Samuel Sinyangwe, an activist, data analyst, and co-founder of Campaign Zero, took to Twitter on Friday to share what he experienced when he traveled to Louisiana. The state stands out in a country filled with the statistics and stories of an unjust justice system, with the highest rate of incarceration not only in the United States, but also the world. Sinyangwe has been a prominent activist against police brutality, and despite his familiarity with the workings of the system, tweeted that he was shocked by what he found in Louisiana.
Louisiana's largest prison, Angola, currently holds 5000 inmates. The ACLU reported in 2013 that 95% of its prisoners are expected to die within the walls of Angola. In general, Louisiana sends people to prison for nonviolent offenses at rates higher than any other state in the country, and compounds the issue with long sentences, often times life without parole, according the ACLU report. Louisiana also incarcerates black people at disproportionate level and 65.4% of those serving life without parole are black.
"I thought I understood racism and mass incarceration. But nothing prepared me for what I saw in Baton Rouge, Louisiana," began Sinyangwe's thread.
There are currently efforts in place by Louisiana Governor John Bel Edwards to lower the incarceration rate in Louisana, and in March a task force appointed by the Gov. Edwards was approved, as reported by The Times Picayune. According to that report, the efforts to reduce the levels of incarcerated people in Louisiana will be incredibly hard work, and there is no guarantee that Gov Edwards will receive all the support he'll need in order to make it a successful initiative. The Washington Post reported on May 18 that the progress made by activists, politicians and other members of the community has the potential to reduce the rate of incarcerated individuals, which would follow an effort Texas set forth 10 years ago.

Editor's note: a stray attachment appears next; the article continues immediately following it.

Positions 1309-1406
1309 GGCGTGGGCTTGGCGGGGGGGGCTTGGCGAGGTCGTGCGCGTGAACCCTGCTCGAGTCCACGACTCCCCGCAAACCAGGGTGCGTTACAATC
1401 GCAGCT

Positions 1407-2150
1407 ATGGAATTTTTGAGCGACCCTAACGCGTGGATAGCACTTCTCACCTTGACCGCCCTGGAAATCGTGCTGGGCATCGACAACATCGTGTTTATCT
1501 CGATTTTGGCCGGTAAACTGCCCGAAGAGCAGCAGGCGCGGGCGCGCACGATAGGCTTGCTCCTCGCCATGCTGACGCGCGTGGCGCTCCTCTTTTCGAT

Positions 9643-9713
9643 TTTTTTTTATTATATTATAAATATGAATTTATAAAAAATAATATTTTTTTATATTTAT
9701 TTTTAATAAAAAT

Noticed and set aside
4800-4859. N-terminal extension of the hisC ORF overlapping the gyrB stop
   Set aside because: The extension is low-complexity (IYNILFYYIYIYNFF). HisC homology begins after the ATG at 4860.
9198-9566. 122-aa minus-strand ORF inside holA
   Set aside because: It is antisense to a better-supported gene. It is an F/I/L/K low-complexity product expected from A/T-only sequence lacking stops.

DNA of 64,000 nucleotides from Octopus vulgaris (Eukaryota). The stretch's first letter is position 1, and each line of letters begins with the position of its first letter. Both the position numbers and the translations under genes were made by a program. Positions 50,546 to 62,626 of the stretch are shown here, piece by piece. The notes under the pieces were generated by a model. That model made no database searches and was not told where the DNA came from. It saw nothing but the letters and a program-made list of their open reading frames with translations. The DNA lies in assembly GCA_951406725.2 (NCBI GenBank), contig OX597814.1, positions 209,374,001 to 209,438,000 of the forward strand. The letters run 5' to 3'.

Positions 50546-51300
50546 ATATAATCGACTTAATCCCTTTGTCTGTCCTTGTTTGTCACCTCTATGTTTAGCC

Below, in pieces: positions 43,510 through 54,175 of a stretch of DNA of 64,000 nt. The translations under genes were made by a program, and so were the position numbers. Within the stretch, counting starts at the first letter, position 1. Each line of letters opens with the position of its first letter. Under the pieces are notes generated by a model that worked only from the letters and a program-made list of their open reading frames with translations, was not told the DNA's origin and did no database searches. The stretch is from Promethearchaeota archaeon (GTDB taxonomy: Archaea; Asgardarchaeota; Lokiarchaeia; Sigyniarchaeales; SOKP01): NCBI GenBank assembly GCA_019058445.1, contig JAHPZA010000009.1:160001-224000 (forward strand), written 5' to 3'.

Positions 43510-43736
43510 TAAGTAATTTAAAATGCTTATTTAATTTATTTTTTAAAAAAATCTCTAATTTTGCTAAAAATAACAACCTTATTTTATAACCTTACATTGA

Considering the recent policy set forth by Attorney General Jeff Sessions, who ordered federal prosecutors to seek the maximum penalty for drug offenders, most initiatives to reduce prison populations don't seem promising.
This isn't the first time the spotlight has fallen on Louisiana's outlandish rate of incarceration or its issues with policing. The 2016 shooting of Alton Sterling, an unarmed black man who was killed by two police officers as they pinned him to the ground, refocused attention on Louisiana.
Read Sinyangwe's entire thread below.
I thought I understood racism and mass incarceration. But nothing prepared me for what I saw in Baton Rouge, Louisiana. (1/x)— Samuel Sinyangwe (@samswey) May 19, 2017
So I was in theory prepared to see some things. I just didn't know what I would see or how I would experience it.— Samuel Sinyangwe (@samswey) May 19, 2017
LA gives police a *month* before being questioned for killing someone and makes police chiefs classified employees making hard to fire them.— Samuel Sinyangwe (@samswey) May 19, 2017
So I'm in the capitol, watching the state legislators moving around. Mostly middle aged white men with blazers, khakis. They're in charge.— Samuel Sinyangwe (@samswey) May 19, 2017
The white (almost all Republican) legislators work to maintain this system while black prisoners are right there. Watching. Working.— Samuel Sinyangwe (@samswey) May 19, 2017
I'm still processing the experience. This was, to me, surreal. Black folks I talked to were matter of fact, unfazed. It's the reality there.— Samuel Sinyangwe (@samswey) May 19, 2017
It's better than the work outside, on the prison grounds. In the fields instead of being in the house.— Samuel Sinyangwe (@samswey) May 19, 2017
What are we supposed to think about the legislators there? Interacting with prisoners every day. Getting served food, papers printed, etc.— Samuel Sinyangwe (@samswey) May 19, 2017